Both parties rally supporters as voting begins in Virginia's closely watched legislative elections

Early voting has begun in Virginia’s costly, high-stakes and closely watched legislative elections after a week in which elected officials and candidates rallied their supporters across the state

Sarah Rankin
Friday 22 September 2023 18:23 BST

Early voting started Friday in Virginia's costly, high-stakes and closely watched legislative elections after a week in which elected officials and candidates rallied their supporters across the state.

All 140 General Assembly seats are on the ballot, with candidates running for the first time in an environment shaken up by maps overhauled in the most recent once-a-decade redistricting process.

With the Legislature narrowly divided, both parties say they see a path to a full statehouse majority running through a little more than a dozen battleground districts centered in central Virginia, Hampton Roads and the outer Washington suburbs.

"At the heart of this is holding our House and flipping our Senate," Republican Gov. Glenn Youngkin told supporters in Petersburg on Thursday afternoon, urging the crowd to vote early, donate and volunteer.

A GOP trifecta would clear the way for Youngkin to move swiftly on what he calls his “commonsense” conservative priorities — boosting pay and funding for law enforcement, protecting parental rights in education, overhauling the mental health system, and enacting additional tax cuts and greater restrictions on abortion.

While he has notched some successes on taxes and education through bipartisan support during his first two legislative sessions, many of his priorities have been blocked — with great fanfare — by the Democratic majority in the Senate, which prides itself on being a “brick wall" against Republicans' agenda.

Democrats, who held news conferences around the state this week, warned that total Republican control would lead to the repeal of legislation enacted in 2020 and 2021 while they ran the state government, including measures that mandated a transition to cleaner cars and electric generation, greatly expanded voting access, and added restrictions to firearms purchases and ownership.

Many Democratic candidates are also making abortion rights a top campaign issue, arguing that Youngkin’s proposed ban on abortion after 15 weeks, with exceptions for rape, incest or to protect the life of the mother, would endanger women’s health and infringe on their bodily autonomy. Virginia is the only state in the South that has not enacted new restrictions since Roe v. Wade fell.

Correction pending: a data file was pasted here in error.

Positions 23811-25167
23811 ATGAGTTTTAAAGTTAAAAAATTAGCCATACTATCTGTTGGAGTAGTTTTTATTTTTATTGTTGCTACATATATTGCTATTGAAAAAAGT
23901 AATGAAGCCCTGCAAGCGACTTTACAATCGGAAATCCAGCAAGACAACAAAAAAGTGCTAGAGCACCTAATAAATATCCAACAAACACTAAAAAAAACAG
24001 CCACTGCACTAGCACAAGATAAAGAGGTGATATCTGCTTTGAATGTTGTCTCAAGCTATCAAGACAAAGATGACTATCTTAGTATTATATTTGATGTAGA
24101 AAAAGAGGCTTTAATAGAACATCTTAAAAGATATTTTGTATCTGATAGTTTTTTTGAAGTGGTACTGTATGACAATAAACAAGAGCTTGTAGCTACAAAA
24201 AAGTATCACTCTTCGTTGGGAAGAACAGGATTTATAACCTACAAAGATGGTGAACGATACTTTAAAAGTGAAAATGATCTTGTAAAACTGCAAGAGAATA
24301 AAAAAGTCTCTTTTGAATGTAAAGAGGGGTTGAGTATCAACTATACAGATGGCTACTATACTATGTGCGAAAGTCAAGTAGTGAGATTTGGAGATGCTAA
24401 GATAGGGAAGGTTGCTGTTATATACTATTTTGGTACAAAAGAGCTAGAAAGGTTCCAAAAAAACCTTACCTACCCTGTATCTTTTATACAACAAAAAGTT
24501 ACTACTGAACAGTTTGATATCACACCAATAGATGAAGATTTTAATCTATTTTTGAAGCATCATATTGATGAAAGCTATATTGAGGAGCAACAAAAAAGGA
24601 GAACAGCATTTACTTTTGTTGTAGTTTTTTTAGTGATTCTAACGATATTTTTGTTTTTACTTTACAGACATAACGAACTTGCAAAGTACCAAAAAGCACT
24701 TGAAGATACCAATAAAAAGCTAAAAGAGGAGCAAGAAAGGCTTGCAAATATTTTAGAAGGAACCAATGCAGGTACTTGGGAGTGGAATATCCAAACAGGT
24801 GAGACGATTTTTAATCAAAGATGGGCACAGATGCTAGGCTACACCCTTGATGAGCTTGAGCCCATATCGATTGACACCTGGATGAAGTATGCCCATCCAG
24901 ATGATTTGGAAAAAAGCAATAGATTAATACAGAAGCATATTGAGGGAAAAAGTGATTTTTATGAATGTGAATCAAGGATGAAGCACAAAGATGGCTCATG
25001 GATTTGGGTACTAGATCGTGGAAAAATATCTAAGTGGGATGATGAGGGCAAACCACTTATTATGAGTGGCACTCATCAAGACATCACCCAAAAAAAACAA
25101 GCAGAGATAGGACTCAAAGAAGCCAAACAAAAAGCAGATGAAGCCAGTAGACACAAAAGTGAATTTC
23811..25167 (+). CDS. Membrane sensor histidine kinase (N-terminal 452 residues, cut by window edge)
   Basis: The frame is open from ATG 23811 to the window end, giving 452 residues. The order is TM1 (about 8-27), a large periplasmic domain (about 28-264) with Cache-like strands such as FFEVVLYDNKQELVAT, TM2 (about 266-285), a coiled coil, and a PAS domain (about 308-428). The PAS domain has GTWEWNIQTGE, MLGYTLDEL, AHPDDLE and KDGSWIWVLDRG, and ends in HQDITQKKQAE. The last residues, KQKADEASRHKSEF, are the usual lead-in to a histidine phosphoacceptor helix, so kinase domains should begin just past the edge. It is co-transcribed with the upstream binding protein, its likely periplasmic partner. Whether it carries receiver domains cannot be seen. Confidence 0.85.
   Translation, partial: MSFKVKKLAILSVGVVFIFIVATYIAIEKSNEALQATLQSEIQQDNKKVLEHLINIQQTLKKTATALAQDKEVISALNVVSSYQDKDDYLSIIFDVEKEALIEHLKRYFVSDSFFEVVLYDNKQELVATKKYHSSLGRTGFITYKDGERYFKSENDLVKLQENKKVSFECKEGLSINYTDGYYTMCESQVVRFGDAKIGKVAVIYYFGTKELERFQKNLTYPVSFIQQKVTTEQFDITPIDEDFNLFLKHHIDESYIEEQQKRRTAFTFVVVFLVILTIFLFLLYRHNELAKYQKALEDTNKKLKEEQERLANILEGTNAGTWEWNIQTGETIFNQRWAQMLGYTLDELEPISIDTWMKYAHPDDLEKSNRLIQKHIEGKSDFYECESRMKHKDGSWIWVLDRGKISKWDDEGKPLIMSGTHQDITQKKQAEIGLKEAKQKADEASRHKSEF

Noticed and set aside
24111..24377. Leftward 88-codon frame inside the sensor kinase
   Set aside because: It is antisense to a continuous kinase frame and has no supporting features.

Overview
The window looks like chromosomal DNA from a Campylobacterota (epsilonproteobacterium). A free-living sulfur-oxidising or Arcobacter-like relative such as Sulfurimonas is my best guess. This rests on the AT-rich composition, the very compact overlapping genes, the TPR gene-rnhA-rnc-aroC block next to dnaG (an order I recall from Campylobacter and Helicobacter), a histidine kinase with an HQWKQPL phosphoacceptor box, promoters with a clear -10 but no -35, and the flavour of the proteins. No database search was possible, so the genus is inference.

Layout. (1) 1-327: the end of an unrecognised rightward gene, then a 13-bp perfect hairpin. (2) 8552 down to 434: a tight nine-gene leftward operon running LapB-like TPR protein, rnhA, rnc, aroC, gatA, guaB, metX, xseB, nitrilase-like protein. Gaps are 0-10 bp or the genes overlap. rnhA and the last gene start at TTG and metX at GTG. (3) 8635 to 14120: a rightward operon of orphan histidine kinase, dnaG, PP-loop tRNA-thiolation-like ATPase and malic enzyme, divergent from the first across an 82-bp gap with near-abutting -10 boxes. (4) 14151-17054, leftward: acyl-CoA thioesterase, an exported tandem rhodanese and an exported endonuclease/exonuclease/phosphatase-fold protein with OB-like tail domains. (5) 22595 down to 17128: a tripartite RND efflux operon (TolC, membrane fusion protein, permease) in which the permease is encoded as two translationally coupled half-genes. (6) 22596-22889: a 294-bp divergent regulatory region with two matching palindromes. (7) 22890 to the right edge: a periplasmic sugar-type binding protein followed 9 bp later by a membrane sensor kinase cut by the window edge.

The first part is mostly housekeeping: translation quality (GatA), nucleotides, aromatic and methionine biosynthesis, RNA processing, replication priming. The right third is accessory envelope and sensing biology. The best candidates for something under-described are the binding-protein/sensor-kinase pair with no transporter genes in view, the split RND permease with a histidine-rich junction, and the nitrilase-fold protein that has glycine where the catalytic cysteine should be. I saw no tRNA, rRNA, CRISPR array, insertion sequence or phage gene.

If voters instead elect a blue majority, Democrats over the next two years “can finally focus on making sure that we put some good legislation on Glenn Youngkin’s desk,” said Sen. Lamont Bagby, who represents a suburban Richmond district and is chair of the Virginia Legislative Black Caucus.

Members of the 100-seat House of Delegates serve two-year terms, while all 40 senators serve for four years. Youngkin, who is limited by Virginia law from seeking a second consecutive term, is scheduled to leave office in January 2026.

For Youngkin, the election outcome may have implications for his political prospects.

The former private equity executive entered the race for governor as a first-time candidate and quickly established himself as a sought-after voice in the Republican Party. He has spent months indirectly answering questions about a possible 2024 bid for president, though in recent answers has emphasized that he is campaigning in Virginia, not Iowa or other early-voting presidential states.

“I am laser focused on our legislative races,” he said on Fox Business this week.

Both parties are urging their supporters to use the state's 45-day early voting period to bank their vote ahead of Election Day on Nov 7. While Youngkin similarly encouraged early voting in his 2021 campaign, Republican legislators have sought to repeal many of the ballot access measures they're currently embracing through a Youngkin-led “Secure Your Vote” initiative that included a bus tour this month.

Voters, especially those in swing districts, can expect reams of mailers and persistent TV ads in the weeks ahead. Fundraising and spending could break records.

The Legislature is also headed for massive turnover, no matter how party control shakes out.

The new district maps, which were drawn by outside experts without regard to incumbent protection, contributed to a wave of retirements and a higher-than-usual number of open seats. And a record number of senators were ousted in the June primary.

Because of its narrow political divide and its atypical voting cycle, with elections of some kind every single year, Virginia's political contests are often closely watched around the country. They are seen as a chance to spot potential signals from the electorate and to test both parties' messaging ahead of federal election cycles.

“The nation will be watching our elections in November as a barometer for the upcoming presidential election,” Rae Cousins, the unopposed Democratic nominee in a liberal Richmond House district, said Thursday.

Voters will also make picks in races for local offices like prosecutors and school board members. In Richmond, casino developers are asking residents for a second chance after voters previously rejected a ballot measure that would have allowed the project to proceed.

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